Natural finish pencils have deservedly earned a following. Today we’ll take a look at Faber-Castell’s offering in this market segment, the 1117.
This pencil has a ferrule and eraser, untypical of Faber-Castell pencils, and possibly suggesting that it’s aimed at the North American market. But it seems to be sold mainly (solely?) in Europe.
The pencil isn’t all that “natural”, and doesn’t reveal that much of the woodgrain, in comparison with a Musgrave HB for example.
There is a silver-coloured ferrule and white eraser – the same ones used by the erasered version of the Castell 9000. The ferrule is quite nice, possibly one of the nicest on the market today.
Markings are minimal, in white ink:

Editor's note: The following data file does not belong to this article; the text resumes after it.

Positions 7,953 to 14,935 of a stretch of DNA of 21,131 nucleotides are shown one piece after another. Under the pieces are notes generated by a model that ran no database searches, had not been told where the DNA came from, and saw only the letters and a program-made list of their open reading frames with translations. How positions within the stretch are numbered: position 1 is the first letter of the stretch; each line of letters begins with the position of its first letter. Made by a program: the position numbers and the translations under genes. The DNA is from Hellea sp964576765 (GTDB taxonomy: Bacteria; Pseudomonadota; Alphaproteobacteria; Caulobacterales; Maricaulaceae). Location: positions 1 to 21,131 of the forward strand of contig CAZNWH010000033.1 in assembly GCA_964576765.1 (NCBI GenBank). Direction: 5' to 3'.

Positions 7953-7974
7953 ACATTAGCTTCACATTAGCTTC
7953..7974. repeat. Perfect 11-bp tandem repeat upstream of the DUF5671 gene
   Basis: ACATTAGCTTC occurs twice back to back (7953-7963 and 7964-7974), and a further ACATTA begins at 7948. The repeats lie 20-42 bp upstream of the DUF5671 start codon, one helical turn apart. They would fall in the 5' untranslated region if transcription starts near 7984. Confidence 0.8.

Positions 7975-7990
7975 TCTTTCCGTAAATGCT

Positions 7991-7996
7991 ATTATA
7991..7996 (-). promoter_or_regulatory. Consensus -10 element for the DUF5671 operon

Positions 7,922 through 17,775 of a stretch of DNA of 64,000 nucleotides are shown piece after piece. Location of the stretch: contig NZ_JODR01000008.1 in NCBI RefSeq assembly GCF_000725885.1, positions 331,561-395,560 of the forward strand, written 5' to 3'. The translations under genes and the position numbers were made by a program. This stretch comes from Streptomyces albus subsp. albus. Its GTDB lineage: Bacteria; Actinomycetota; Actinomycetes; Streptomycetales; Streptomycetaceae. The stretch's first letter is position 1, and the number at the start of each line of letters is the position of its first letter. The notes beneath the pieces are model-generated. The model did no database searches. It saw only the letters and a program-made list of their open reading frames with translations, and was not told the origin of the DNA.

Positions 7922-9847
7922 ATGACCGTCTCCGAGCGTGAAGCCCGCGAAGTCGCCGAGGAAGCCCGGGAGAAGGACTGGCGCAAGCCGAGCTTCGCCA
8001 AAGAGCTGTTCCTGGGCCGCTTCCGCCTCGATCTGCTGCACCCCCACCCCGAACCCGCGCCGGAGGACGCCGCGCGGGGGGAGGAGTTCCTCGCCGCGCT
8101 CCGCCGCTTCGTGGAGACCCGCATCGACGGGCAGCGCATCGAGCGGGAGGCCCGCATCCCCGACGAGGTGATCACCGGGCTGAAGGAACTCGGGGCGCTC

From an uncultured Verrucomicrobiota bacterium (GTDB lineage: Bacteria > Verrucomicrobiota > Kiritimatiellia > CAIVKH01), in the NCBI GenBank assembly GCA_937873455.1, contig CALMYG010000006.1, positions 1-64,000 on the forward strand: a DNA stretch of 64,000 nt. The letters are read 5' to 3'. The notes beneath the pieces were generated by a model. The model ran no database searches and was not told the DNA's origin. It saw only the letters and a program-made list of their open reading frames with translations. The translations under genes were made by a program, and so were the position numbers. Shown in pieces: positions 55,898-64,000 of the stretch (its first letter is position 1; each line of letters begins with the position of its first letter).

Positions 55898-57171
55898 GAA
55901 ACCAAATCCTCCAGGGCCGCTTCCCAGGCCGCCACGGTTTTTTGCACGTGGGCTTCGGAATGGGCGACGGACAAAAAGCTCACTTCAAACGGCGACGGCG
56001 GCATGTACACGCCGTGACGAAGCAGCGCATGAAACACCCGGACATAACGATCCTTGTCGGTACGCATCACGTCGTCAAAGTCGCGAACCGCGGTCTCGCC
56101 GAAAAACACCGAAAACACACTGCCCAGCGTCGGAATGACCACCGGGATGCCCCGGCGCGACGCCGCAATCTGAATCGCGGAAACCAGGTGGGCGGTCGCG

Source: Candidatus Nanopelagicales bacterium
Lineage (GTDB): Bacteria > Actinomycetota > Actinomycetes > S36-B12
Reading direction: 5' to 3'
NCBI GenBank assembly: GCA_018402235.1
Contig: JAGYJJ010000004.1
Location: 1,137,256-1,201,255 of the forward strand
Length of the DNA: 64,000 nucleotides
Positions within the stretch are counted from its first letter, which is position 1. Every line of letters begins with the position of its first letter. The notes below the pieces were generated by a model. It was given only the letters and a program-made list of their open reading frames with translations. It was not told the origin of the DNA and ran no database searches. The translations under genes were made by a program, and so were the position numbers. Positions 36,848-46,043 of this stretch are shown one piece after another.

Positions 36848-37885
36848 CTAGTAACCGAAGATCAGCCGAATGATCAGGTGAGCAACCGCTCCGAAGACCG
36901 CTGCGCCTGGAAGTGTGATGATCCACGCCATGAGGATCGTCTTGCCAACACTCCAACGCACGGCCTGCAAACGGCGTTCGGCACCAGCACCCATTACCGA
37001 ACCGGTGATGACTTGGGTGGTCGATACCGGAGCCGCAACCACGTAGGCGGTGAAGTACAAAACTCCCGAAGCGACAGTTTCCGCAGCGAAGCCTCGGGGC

Side 1 (Obverse): GERMANY SV 1117 2=B [logo] FABER-CASTELL
Side 2: blank
Side 3: blank
Side 4 (Reverse): blank
Side 5: blank
Side 6: blank
The wood resembles that of the Castell 9000, and not the Grip 2001, so I suspect it is cedar.
The box says “Eco-friendly water-based varnish.”
The pencils in my box ranged from 4.1g to 4.6g, with a 4.4g mean. This is the narrowest range that I’ve yet seen. The weight puts them below the Musgrave HB, and just above modern eraser-less pencils.
The grip is matte and just slightly rough. I’m a little surprised that Faber-Castell would sell a pencil in this format, as it contradicts their general design approach, which tends towards the finished and refined end of the spectrum.
So what does “2=B” mean? They seem to use this scheme with the Grip 2001, but not the Castell 9000. For a given vendor, an HB and a B pencil will only be different by a minor gradation. Anyhow, this lead may be a ‘B’, and is dark and rich, certainly better than most pencils.
It’s a good pencil, and I can imagine the 1117 becoming popular.